The thing about going to Osaka (and perhaps Japan) is that there isn’t really such a thing as itinerary. Yes, out of the 5 days we were there, we set aside 1 day for a day trip to Kyoto; we had a trip to Osaka Castle and Tsutenkaku (or even Nara) as a Plan B (in case we got bored).
Truth is, for most of the time, it was just mindless strolling through the streets of Dotonburi.
It wasn’t a big place (take a look at my explanation at the end of this post), but it was darn choke-full of stores that you might miss out in the first 3 times you passed by and yet on the fourth, it popped into sight like it was newly opened!
And so… even though we had a rough plan of what we wanted to do (like to eat takoyaki or go shop at Don Quijote), we still ended up with lotsa surprises which couldn’t really be recorded as a chronological travelogue. I will try my best to group them according to their food groups, like starting with takoyaki…
Unlike everyone who goes to Osaka because they have heard alot about it and wanted to visit the place, I went because.. . Well, let’s just say I only started real research on it just weeks prior to the trip.
It was only then I realised Osaka was The Place I could get lots of takoyaki (or tako). I mean, I when I was in Tokyo, I don’t remember seeing places that sell tako.
In Dotonburi, they have 1 store at every turn of the corner and I can’t be blamed for thinking that Osaka is the birthplace of tako!
That’s why, even if you don’t intend or crave for them, after listening to the jingle for a few hours while plying the streets of Dotonburi, you will eventually be brainwashed to have some.
Basically, if you pop in any eatery in Dotonburi, chances are if you ask for takoyaki, they will have it. Over here, however, I will highlight 3 stalls where they sold Takoyaki exclusively.
Right at the river, just 1 bridge away from Glico Man, there were 2 Takoyaki stalls. One was by the bridge, where the queues snake all the way onto the bridge. Another was just beside it, but had no queue at all.
Being the typical Singaporean, N and I went for the one with long queue – the wait was at least 15 minutes. You can’t miss it, because it had this gigantic LED signboard with an octopus on the facade of the building. In fact, we had takoyaki from this store twice, before we decided we were tired of that and gave its neighbour a try.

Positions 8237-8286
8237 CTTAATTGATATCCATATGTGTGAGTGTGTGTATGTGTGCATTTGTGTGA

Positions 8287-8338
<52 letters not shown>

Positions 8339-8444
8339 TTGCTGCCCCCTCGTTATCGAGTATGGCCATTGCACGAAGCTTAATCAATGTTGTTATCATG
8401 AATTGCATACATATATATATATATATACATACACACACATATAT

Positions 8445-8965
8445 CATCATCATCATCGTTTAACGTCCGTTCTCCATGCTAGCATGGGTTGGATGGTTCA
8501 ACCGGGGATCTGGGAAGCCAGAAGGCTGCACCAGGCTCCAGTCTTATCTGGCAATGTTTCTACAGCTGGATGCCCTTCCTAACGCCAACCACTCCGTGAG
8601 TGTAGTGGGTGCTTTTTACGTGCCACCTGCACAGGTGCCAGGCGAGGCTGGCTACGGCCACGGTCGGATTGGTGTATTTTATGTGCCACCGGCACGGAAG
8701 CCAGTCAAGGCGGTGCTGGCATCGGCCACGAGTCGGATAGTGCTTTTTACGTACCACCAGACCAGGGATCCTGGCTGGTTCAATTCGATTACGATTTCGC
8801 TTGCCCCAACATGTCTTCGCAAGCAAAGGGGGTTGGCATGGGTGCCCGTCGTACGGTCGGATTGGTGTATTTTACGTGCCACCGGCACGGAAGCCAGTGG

The one with the giant octopus was known as “Your Zor Ma” in Singlish… In Mandarin, it read “元祖大阪”, which literally translates to “Your Zor Ma”, or “The Original Ancestor in Osaka”. In Japanese, it wrote “Achichi”.
The forsaken one beside Your Zor Ma was with a giant 3D octopus as a signboard, called “Kukuru”, which in Singlish means “Your Dick”.
Either Your Zor Ma or Your Dick served takoyaki that was up-to-standard. That sauce was to die for and the balls were chewy and juicy. They didn’t scrimp on the octopus like those you found in Singapore. In fact, we were shocked that Your Dick’s balls were as good as that of Your Zor Ma, debunking our Singaporean instinct that Long Queue = Good Lobang.
To be fair, Your Dick wasn’t solely a takoyaki stall. When we explored further, we found out that the takoyaki station was an extension of a bigger Japanese restaurant and the balls were generally served to the diners. That station was there as a by-the-way so that they can still sell to random passer-by, especially those waiting in queue for Ichiran Ramen (the queue was right outside their stall).
Did I mention there were 3 Takoyaki stalls I would recommend? Oh yes…
Takoyaki Wanaka Sennichimae
We also tried takoyaki from a stall that was recommended on Tripadvisor: Takoyaki Wanaka Sennichimae near Takashimaya off Namba station. It was actually the first one we tried, after roaming the district for a while right after checking in to our hotel. We saw that there was a queue (ah… Singaporeans) and promptly proceeded to join in the fun.
The balls were served on a bamboo bowl shaped into a boat – darn environmentally friendly! And the balls looked like they were going to roll off the boat, so despite the fact that they were freaking hot, we popped them balls one by one to save them from eternal regret.
Wanaka was unique in a sense that the skin was crispier, which was a great contrast to the soft and moist flour mix wrapping the octopus. There was space beside the stall for people to finish their Takoyaki on the spot, so it was interesting to be standing there, out in the open, beside a busy street, eating balls with many others.
Naruto Taiyaki Hompo
One morning, N told me he wanted to eat Taiyaki. I was like… well, I didn’t do any research on that. Somehow, we managed to find one store, just by the main road.